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Wiltshire Community History

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Parochial School, Alton Barnes

Parochial School, Alton Barnes Date Photo Taken c.1900
Uploaded 09/01/2013 17:00:12
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Map Latitude 51.357232485548295 : Longitude -1.8500080704689026
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Original Media Location: Wiltshire & Swindon History Centre

Children Attending the School; the Head Teacher is probably William Stanley Butler.

A school was built and opened in 1837. Children from Alton Barnes and Alton Priors, as well as Honey Street, all had to attend school in Alton Barnes, despite at that point being in different parishes. The logbooks before 1898 are missing; therefore we only have access to the school's history from the academic year starting 1899 until the school's closure in 1978.

In 1859 the Rev. William Warburton reported thus;

"School erected by voluntary contributions in the year 1837 for the children of Alton Barnes and Alton Priors." The roof has been, subsequently, raised. A red brick building, with wooden floor, divided by a partition (30 [feet] x14 x 12), only one half is occupied by a week-day school. 30 scholars, mixed, and taught by a trained mistress, who lodges at Honey-street.

In Kelly' Wiltshire Directory for 1859 the mistress is listed as being Miss Elizabeth Huntley.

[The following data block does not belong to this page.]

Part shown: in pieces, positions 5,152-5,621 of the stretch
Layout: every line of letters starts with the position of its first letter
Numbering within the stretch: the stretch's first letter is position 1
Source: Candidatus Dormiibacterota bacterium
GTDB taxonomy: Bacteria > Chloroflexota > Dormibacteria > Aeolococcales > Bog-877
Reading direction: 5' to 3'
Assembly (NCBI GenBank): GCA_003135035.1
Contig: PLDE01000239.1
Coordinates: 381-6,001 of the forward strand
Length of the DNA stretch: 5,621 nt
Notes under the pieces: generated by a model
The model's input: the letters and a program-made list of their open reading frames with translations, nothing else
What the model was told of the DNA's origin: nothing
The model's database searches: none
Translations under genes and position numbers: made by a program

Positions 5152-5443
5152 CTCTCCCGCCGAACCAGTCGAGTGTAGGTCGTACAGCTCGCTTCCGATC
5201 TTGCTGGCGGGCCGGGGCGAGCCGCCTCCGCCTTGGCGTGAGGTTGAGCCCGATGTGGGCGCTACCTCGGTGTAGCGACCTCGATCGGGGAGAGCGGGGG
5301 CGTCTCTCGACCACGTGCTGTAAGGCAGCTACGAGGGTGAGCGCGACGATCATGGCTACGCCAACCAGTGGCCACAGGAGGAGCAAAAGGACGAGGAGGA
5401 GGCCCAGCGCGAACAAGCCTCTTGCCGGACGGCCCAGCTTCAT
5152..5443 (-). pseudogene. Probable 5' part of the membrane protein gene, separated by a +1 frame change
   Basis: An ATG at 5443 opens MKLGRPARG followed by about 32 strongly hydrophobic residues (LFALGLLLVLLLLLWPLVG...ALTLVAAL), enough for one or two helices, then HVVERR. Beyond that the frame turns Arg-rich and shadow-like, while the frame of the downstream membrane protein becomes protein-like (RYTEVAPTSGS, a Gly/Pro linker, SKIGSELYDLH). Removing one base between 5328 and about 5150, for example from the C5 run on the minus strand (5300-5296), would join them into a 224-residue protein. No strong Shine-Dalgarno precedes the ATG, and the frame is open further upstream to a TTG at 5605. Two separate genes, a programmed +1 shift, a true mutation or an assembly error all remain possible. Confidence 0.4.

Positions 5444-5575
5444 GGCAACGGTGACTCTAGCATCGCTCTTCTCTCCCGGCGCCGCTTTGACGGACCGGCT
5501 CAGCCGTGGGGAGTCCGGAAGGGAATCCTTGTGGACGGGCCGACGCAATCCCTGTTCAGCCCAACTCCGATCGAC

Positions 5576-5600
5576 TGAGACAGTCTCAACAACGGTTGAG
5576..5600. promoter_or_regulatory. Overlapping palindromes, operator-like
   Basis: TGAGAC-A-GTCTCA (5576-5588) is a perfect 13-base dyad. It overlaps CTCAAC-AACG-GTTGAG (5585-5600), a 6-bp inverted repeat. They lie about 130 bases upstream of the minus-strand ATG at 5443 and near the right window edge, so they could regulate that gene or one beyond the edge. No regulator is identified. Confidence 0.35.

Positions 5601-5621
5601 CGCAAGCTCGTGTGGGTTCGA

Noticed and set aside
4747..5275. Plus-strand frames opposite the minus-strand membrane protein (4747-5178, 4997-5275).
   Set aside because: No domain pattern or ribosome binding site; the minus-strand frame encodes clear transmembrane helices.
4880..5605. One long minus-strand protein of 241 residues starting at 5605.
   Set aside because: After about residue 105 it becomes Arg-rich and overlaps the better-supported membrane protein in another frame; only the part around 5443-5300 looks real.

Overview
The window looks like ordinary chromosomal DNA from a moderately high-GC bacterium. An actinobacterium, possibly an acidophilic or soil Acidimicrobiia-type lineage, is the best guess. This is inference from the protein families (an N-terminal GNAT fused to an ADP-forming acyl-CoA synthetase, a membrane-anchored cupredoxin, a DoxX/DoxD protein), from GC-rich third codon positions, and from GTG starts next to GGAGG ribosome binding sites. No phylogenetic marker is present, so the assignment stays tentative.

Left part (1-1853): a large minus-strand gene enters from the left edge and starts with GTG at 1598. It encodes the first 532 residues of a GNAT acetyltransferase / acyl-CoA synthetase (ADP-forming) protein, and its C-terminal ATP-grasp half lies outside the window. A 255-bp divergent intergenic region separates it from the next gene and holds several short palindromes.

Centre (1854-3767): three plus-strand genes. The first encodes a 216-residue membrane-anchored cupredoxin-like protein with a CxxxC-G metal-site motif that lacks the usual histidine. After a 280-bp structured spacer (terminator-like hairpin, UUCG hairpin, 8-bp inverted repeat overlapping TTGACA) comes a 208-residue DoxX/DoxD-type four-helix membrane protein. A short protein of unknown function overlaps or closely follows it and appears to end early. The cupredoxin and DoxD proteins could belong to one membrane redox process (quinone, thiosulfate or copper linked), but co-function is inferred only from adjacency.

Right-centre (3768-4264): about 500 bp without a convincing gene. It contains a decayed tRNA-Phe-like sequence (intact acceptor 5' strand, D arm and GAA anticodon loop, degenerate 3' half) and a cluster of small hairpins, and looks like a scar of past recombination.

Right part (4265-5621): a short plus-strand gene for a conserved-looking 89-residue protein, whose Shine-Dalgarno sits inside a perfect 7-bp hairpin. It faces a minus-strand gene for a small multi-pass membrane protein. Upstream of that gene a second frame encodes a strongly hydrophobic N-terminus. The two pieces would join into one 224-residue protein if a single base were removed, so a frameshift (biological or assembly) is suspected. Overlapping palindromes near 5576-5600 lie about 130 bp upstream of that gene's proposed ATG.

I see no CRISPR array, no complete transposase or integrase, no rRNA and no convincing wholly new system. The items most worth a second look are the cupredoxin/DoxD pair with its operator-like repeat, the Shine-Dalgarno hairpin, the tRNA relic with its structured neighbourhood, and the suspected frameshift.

In 1899 the school had three rooms, the dimensions of which are recorded in the logbook. The main school room was 35 feet in length, 14 feet in breadth and 11 feet in height. The classroom was slightly smaller, having a length of 11 feet and 4 inches and a breadth of 10 feet 8 inches. In 1893 a new room had been built for the infants, and measured 19 feet long and 17 feet 6 inches wide, with a height of 12 feet.

The school day began at around 9 'o'clock in the morning, with the registers being closed at twenty past. These registers were checked once a week by the rector, who then signed the logbooks. Children would go home for lunch, and were expected to be back at school by half past one for the register. The registers were also checked by the attendance officer who made regular visits to the school. Alton school rarely had other visitors, but occasionally local ladies would bring needlework, and Father Christmas entertained the children in the 1970s.

At the time when the records begin, the school was staffed by W. S. Butler, Florence Long and Elsie Long. W. S. Butler was the head teacher and tutored the upper standards in the class room. These 'standards' were not as rigid as modern day year groups. Children could be moved up or down standards anytime during the school year. The other members of staff would probably have been monitors and taught the infants in the Infants' Room. The school was entirely dependent on three teachers and no substitutes could be employed at short notice. As a result, if any of them were taken ill or absent, the entire school would have to close.